Sam Hudson, liberal Democrat from Dallas. He rivals Ms. Cofer for the title of most ineffective representative from Dallas County. Hudson introduces more bills each session than any 10 legislators combined. It’s a standard Capitol joke by now that “every time Sam loses a lawsuit in Dallas, he introduces a bill to change the law so he would have won.” Committee chairmen this session seem to be having a particularly good time embarrassing Hudson during hearings on his proposed legislation. One of his bills would require that all members of the Indian Commission be Indians and include one “urban Indian.” “What would he be for?” joked one colleague. “To fight the urban cowboys?”

Other free agents include Paul Rags-dale, a liberal Democrat from Dallas who is courting the Team the way Craig Washington, his black colleague from Houston, has done so successfully; and Frank Gaston, moderate Republican from Dallas.



On the Bench



John Bryant, liberal Democrat from Pleasant Grove. “Johnny is burned out and bitter,” one lobbyist says. “He’s been strangely quiet this session, but I don’t think he’ll stay that way.” Bryant has been the highly vocal liberal conscience of the House almost since the day he arrived in Austin in mid-1974. He played his hand last year and lost. His loose coalition of liberals and minorities has disintegrated, and Bryant has found himself isolated this session. Bryant’s effectiveness has suffered. He’s been absent more than ever before because of problems with his Dallas law practice, but he hasn’t missed much. Friends and foes alike predict Bryant will be making waves once again before the end of the session in late May. But whether he will again be a productive legislator or be treated like a blowhard troublemaker depends on Bryant. His aggressive style offends even his admirers.



Robert Maloney, conservative Republican from the Park Cities. Maloney is thought to be one of the most underachieving legislators. He’s one of the brightest men in the House, he represents one of the wealthiest districts in the state, and he’s got a measure of seniority. But Maloney is inactive on the floor and in committee. He’s absent a good deal of the time and lets colleague Bill Ceverha vote for him. Most legislative observers believe Maloney would be an effective member of the Team, like Lee Jackson, if he hadn’t had a falling out with Clayton in 1977 over a rules fight.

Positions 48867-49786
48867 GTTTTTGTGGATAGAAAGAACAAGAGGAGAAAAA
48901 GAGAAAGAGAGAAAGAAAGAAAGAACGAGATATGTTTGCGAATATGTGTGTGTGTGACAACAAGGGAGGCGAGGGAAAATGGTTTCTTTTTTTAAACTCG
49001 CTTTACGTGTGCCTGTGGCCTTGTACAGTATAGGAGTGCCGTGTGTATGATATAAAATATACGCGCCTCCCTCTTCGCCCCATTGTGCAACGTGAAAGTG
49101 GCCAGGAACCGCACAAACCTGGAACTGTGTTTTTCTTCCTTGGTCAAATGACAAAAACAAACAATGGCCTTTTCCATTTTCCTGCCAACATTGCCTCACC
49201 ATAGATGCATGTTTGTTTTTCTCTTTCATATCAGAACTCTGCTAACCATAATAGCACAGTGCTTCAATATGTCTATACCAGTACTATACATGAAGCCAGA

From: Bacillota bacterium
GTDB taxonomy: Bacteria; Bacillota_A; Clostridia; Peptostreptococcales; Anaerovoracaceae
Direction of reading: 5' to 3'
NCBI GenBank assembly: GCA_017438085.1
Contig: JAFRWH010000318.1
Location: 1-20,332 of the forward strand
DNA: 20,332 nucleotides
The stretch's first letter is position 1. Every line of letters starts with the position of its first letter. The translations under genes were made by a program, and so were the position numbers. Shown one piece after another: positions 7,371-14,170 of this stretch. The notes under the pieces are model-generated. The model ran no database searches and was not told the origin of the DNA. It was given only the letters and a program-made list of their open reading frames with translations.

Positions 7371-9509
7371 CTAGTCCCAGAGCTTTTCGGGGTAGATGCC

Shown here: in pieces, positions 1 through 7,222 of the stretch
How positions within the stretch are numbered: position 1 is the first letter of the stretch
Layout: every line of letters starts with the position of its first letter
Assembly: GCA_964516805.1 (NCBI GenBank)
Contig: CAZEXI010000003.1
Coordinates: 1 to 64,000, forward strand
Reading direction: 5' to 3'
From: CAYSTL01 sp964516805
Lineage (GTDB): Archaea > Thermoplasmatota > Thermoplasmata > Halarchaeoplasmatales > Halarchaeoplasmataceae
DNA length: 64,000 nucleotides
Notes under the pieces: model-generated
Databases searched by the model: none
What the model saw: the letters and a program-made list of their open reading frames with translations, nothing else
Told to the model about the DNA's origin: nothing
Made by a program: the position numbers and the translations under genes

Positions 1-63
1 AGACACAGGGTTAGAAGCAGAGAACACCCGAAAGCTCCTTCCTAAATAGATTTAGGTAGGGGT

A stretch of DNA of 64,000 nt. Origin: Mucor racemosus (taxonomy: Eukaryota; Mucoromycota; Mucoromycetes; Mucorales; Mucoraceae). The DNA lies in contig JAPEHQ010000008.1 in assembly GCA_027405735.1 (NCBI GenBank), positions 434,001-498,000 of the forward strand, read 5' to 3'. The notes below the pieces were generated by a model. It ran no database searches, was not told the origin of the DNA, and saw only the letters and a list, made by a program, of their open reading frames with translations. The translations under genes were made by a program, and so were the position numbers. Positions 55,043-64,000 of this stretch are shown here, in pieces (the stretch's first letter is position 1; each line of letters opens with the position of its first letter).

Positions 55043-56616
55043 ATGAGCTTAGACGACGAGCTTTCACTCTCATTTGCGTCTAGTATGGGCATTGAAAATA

Fred Agnich, conservative Republican from North Dallas. “If Fred Agnich cared as much about serving in the House of Representatives as he does about being a businessman, he’d be a hell of a legislator,” a House aide says. But Agnich, who wheels around Austin in an elegantly appointed Stutz Bearcat, is more intent on having a good time when he graces the Capitol with his presence, which is infrequently. When Agnich does vote, however, he tends to side with the Team. “He just doesn’t care anymore,” a Dallas representative says.



Betty Andujar, conservative Republican from Fort Worth. Mrs. Andujar (who is called Betty Slopjar by some Senate colleagues) is the oldest member of the Senate at 68, and many senators wonder if she hasn’t already passed into senility. During a recent debate on state funding for shelters for battered wives, Mrs. Andujar asked, “Why can’t they just go home to their mothers?” She also has interrupted debate with startling observations such as, “You have a very interesting accent. Where are you from?” Moans one veteran lobbyist, “If there has to be one woman senator, why does it have to be her?”

Other Dallas legislators on the bench include Carlyle Smith, a conservative Democrat from Grand Prairie (“A hell of a nice guy who hasn’t found his voice.”); and Ike Harris, a conservative Republican senator from North Dallas (“He’s done less in eight sessions than most senators do in a week.”).

Rookie



Steve Wolens, conservative Democrat from Oak Cliff. Wolens is the only freshman in the Dallas delegation, and he is that rare legislator who actually introduces legislation that will benefit his district. Wolens has two billsand one constitutional amendment pending that he hopes will stimulate economicdevelopment in his racially mixeddistrict. Wolens is leaning toward Teammembership and has been taken underthe wing of Chris Semos.